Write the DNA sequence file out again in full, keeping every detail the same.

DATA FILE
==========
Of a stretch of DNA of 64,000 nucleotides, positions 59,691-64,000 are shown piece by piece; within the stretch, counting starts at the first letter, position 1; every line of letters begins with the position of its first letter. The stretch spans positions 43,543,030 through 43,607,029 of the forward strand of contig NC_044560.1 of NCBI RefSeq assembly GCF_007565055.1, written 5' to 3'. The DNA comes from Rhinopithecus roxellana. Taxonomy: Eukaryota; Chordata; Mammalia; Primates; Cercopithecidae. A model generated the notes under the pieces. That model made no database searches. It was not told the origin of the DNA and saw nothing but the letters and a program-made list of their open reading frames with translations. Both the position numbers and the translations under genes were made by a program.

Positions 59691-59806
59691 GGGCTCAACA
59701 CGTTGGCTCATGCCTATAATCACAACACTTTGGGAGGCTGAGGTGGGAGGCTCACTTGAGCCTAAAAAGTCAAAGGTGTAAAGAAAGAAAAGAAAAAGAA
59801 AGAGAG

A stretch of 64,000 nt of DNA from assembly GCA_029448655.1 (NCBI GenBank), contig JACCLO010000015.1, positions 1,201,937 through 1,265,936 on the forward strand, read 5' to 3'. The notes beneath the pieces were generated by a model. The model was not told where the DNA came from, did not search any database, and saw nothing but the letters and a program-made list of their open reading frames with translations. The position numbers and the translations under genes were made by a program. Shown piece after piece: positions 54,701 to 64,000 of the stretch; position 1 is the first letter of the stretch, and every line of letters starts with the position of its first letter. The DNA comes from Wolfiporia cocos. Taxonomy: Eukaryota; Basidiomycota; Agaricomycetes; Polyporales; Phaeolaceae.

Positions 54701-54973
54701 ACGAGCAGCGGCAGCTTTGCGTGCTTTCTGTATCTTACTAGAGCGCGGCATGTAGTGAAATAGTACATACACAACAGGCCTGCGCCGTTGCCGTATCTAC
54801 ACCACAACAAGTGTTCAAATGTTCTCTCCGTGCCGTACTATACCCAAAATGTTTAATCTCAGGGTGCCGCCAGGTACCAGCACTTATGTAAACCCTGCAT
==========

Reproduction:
Of a stretch of DNA of 64,000 nucleotides, positions 59,691-64,000 are shown piece by piece; within the stretch, counting starts at the first letter, position 1; every line of letters begins with the position of its first letter. The stretch spans positions 43,543,030 through 43,607,029 of the forward strand of contig NC_044560.1 of NCBI RefSeq assembly GCF_007565055.1, written 5' to 3'. The DNA comes from Rhinopithecus roxellana. Taxonomy: Eukaryota; Chordata; Mammalia; Primates; Cercopithecidae. A model generated the notes under the pieces. That model made no database searches. It was not told the origin of the DNA and saw nothing but the letters and a program-made list of their open reading frames with translations. Both the position numbers and the translations under genes were made by a program.

Positions 59691-59806
59691 GGGCTCAACA
59701 CGTTGGCTCATGCCTATAATCACAACACTTTGGGAGGCTGAGGTGGGAGGCTCACTTGAGCCTAAAAAGTCAAAGGTGTAAAGAAAGAAAAGAAAAAGAA
59801 AGAGAG

A stretch of 64,000 nt of DNA from assembly GCA_029448655.1 (NCBI GenBank), contig JACCLO010000015.1, positions 1,201,937 through 1,265,936 on the forward strand, read 5' to 3'. The notes beneath the pieces were generated by a model. The model was not told where the DNA came from, did not search any database, and saw nothing but the letters and a program-made list of their open reading frames with translations. The position numbers and the translations under genes were made by a program. Shown piece after piece: positions 54,701 to 64,000 of the stretch; position 1 is the first letter of the stretch, and every line of letters starts with the position of its first letter. The DNA comes from Wolfiporia cocos. Taxonomy: Eukaryota; Basidiomycota; Agaricomycetes; Polyporales; Phaeolaceae.

Positions 54701-54973
54701 ACGAGCAGCGGCAGCTTTGCGTGCTTTCTGTATCTTACTAGAGCGCGGCATGTAGTGAAATAGTACATACACAACAGGCCTGCGCCGTTGCCGTATCTAC
54801 ACCACAACAAGTGTTCAAATGTTCTCTCCGTGCCGTACTATACCCAAAATGTTTAATCTCAGGGTGCCGCCAGGTACCAGCACTTATGTAAACCCTGCAT